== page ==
Foreign Correspondent Overview:

Foreign Correspondent (1940) was a Mystery - Romance Film directed by Alfred Hitchcock and produced by Walter Wanger.


Classic Hitchcock. It is 1939 and Johnny Jones, a naive police reporter, is sent by his even more naive boss to cover a "crime" story that's unfolding in Europe: the potential outbreak of a second world war. Unprepared for the dangerous political landscape he's entering, Johnny manages to land smack in the middle of a spy ring that is masquerading as a peace organization.

(Source: available at Amazon AMC Classic Movie Companion).


Academy Awards 1940 --- Ceremony Number 13 (source: AMPAS)

Best Supporting ActorAlbert BassermanNominated
Best Art DirectionAlexander GolitzenNominated
Best CinematographyRudolph MatéNominated
Best PictureWalter Wanger (production company)Nominated
Best WritingCharles Bennett, Joan HarrisonNominated

BlogHub Articles:

Joel McCrea and Laraine Day in Alfred Hitchcock’s “Foreign Correspondent”

By Stephen Reginald on Apr 9, 2024 From Classic Movie Man

Joel McCrea and Laraine Day in Alfred Hitchcock’s “Foreign Correspondent” Foreign Correspondent (1940) is an American spy thriller directed by Alfred Hitchcock and starring Joel McCrea, Laraine Day, Herbert Marshall, and George Sanders. The screenplay was written by Charles Be... Read full article

The Directors' Chair: Foreign Correspondent (1940)

By Theresa Brown on Jun 20, 2020 From Classic Movie Hub Blog

The Directors? Chair: Foreign Correspondent FOREIGN CORRESPONDENT (1940) What a nifty little spitfire of a movie Foreign Correspondent is. Joel McCrea stands in for America in this ?thirty-seconds-before-WWII-begins? thriller. A Dutch ambassador (poignantly played by Albert Basserma... Read full article

Review: Foreign Correspondent (1940)

By 4 Star Film Fan on Apr 27, 2018 From 4 Star Films

If Alfred Hitchcock had any contribution to the war effort then Foreign Correspondent would no doubt be it. Nazi Minister of Propaganda Joseph Goebbels was purported to have admired its qualities as a work of propaganda and that’s high praise coming from someone who was quite familiar with inf... Read full article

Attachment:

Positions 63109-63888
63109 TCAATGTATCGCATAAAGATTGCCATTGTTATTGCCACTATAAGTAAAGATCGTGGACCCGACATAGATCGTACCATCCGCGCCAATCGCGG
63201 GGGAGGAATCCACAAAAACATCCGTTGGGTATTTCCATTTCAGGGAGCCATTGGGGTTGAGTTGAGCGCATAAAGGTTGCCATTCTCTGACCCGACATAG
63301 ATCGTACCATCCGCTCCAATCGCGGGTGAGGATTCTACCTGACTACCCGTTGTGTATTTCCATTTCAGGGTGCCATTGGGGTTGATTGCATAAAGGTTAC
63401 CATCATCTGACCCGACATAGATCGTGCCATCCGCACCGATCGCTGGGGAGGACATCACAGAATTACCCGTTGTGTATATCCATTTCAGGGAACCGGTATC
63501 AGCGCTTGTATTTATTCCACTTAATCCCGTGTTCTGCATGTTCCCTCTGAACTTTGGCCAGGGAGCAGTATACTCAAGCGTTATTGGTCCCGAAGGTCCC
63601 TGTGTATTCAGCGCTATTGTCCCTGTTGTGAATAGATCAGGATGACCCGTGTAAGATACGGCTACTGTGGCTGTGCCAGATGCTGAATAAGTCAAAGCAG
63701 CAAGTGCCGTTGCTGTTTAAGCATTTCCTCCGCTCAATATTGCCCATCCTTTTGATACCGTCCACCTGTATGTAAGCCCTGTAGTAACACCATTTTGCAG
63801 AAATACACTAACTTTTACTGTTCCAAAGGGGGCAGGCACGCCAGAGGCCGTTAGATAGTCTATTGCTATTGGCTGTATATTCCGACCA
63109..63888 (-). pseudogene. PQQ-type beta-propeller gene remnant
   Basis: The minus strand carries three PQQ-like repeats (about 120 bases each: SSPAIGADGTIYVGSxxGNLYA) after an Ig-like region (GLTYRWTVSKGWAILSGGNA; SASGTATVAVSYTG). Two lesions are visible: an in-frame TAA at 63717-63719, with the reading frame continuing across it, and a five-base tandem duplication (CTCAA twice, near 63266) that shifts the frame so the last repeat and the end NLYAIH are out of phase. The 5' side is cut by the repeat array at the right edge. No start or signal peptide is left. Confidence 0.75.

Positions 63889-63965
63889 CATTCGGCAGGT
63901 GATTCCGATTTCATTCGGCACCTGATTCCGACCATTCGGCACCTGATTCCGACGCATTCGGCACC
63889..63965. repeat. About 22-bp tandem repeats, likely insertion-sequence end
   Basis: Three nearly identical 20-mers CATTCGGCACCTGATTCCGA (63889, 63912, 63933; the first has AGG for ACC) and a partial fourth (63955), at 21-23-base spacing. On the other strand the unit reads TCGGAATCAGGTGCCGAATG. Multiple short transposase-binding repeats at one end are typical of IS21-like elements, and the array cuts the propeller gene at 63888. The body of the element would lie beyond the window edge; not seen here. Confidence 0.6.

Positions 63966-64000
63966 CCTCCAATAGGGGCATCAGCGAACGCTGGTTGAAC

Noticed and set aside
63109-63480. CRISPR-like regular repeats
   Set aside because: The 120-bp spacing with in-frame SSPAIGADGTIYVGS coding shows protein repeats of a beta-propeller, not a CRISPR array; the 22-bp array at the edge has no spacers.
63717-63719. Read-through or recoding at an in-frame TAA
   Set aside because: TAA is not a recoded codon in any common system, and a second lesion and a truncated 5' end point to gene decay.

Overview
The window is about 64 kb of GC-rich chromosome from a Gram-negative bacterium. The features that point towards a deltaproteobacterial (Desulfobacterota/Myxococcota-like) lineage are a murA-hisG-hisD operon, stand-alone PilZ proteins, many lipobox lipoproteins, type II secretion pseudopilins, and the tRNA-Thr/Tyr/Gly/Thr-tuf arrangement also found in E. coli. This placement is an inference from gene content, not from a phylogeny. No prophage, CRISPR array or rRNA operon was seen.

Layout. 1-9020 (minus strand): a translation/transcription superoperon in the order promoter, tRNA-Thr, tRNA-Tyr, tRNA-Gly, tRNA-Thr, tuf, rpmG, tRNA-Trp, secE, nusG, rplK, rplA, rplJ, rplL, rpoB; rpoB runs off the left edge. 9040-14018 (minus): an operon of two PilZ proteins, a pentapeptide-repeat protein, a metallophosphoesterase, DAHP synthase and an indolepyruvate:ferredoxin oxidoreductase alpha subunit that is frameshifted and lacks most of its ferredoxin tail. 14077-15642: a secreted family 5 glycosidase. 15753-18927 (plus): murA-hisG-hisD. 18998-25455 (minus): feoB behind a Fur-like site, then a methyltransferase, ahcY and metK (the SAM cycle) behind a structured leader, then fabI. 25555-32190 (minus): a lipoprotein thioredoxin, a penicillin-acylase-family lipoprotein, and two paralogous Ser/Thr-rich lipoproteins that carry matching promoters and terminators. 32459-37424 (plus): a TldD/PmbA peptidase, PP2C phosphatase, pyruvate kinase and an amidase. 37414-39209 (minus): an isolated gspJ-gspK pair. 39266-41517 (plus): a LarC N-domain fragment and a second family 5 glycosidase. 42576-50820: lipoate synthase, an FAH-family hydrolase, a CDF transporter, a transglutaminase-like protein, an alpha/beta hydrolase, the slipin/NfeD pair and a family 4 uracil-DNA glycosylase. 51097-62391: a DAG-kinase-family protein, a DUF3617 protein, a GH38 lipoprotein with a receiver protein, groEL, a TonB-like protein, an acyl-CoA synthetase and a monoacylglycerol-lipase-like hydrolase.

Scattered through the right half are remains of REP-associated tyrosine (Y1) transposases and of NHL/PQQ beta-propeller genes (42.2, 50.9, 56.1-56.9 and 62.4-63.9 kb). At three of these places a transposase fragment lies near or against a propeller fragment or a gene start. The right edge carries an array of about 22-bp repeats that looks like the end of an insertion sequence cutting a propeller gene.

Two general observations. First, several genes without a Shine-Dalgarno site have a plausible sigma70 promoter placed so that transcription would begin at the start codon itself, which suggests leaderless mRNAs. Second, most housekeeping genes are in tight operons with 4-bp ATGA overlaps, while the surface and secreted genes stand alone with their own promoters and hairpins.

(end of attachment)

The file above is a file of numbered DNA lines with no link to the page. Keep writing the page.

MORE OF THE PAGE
Quickie Review – Foreign Correspondent (1940)

By Michael on Jan 13, 2016 From Durnmoose Movie Musings

It’s a shame, really, when a director has to compete with himself for numerous Academy Awards, but that is exactly what happened in 1941, the year after Alfred Hitchcock released his first two Hollywood productions, Rebecca and Foreign Correspondent. The former was nominated for nine Oscars, a... Read full article

Foreign Correspondent (1940)

By Cameron on Jun 2, 2014 From The Blonde At The Film

via: otherwise noted, all images are my own This is my contribution to the Snoopathon: A Blogathon of Classic Spies, hosted by the fantastic blog Movies Silently. Be sure to visit all the great entries on?spies from old... Read full article

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Quotes from

Carol Fisher: You never hear of circumstances out of our control rushing us into peace, have you?

Mr. Powers: Foreign correspondent! I could get more news out of Europe looking in a crystal ball.

Mr. Powers: I don't want any more economists, sages, or oracles bombinating over our cables. I want a reporter. Somebody who doesn't know the difference between an ism and a kangaroo.

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Facts about

When this movie was made, America was not part of World War II. At this time, a number of Hollywood studios were pro-American involvement in the war. This movie is one of a number of films made during the late 1930s and early 1940s that represented pro-American intervention in the war. These films include: A Yank in the R.A.F., Man Hunt, Foreign Correspondent, The Mortal Storm, Confessions of a Nazi Spy and Sergeant York.
The ending with Joel McCrea delivering a propaganda broadcast as bombs fall on London was written (by Ben Hecht) and shot after the rest of the film was completed. It replaced a more sardonic ending in which Folliott (George Sanders) tells Haverstock (McCrea) how the Germans will likely cover up the incidents depicted in the main part of the film.
When the shipwreck sequence was shot, a special tub within the studio tank had to be built for Herbert Marshall, who couldn't swim because he only had one leg (he'd lost a leg in combat in World War I).
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Best Picture Oscar 1940

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